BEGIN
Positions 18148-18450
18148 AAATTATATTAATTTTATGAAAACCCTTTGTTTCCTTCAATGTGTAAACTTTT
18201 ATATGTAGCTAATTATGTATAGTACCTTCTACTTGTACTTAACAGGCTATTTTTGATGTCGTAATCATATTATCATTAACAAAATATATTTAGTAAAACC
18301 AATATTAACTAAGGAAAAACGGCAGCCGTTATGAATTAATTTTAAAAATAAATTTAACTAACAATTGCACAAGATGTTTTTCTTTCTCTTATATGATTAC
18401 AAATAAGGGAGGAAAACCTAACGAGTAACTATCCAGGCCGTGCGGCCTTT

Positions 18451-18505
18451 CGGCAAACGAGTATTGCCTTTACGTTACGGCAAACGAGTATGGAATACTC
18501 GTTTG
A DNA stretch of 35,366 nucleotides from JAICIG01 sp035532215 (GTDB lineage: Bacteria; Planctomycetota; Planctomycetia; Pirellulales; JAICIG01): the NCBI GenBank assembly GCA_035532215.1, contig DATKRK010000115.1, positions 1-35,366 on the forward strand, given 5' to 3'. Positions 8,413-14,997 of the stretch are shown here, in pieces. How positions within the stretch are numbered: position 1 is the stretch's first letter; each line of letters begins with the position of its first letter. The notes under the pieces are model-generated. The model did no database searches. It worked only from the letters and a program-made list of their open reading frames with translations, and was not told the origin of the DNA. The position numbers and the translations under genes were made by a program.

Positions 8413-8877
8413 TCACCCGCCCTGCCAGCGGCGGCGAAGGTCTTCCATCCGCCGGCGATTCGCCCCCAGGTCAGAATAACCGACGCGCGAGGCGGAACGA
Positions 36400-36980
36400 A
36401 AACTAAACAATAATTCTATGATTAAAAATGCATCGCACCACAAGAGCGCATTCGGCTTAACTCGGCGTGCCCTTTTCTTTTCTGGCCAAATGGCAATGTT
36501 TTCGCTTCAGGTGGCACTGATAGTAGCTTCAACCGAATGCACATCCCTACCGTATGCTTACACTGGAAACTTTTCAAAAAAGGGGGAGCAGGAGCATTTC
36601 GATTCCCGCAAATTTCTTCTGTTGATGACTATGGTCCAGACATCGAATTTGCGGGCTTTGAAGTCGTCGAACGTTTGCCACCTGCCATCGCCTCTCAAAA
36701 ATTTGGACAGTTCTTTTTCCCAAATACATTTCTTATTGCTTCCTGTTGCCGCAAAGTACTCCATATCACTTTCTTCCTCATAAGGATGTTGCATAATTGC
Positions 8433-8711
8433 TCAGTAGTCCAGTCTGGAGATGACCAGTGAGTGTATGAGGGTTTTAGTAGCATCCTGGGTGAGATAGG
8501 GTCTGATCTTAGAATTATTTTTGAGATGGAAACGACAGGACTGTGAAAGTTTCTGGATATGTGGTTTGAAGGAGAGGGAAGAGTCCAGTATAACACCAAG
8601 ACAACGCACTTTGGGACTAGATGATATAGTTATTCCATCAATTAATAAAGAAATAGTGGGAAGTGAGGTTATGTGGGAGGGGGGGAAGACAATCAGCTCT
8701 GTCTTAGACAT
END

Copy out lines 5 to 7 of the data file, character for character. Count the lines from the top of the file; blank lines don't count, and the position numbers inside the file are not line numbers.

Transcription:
18401 AAATAAGGGAGGAAAACCTAACGAGTAACTATCCAGGCCGTGCGGCCTTT

Positions 18451-18505
18451 CGGCAAACGAGTATTGCCTTTACGTTACGGCAAACGAGTATGGAATACTC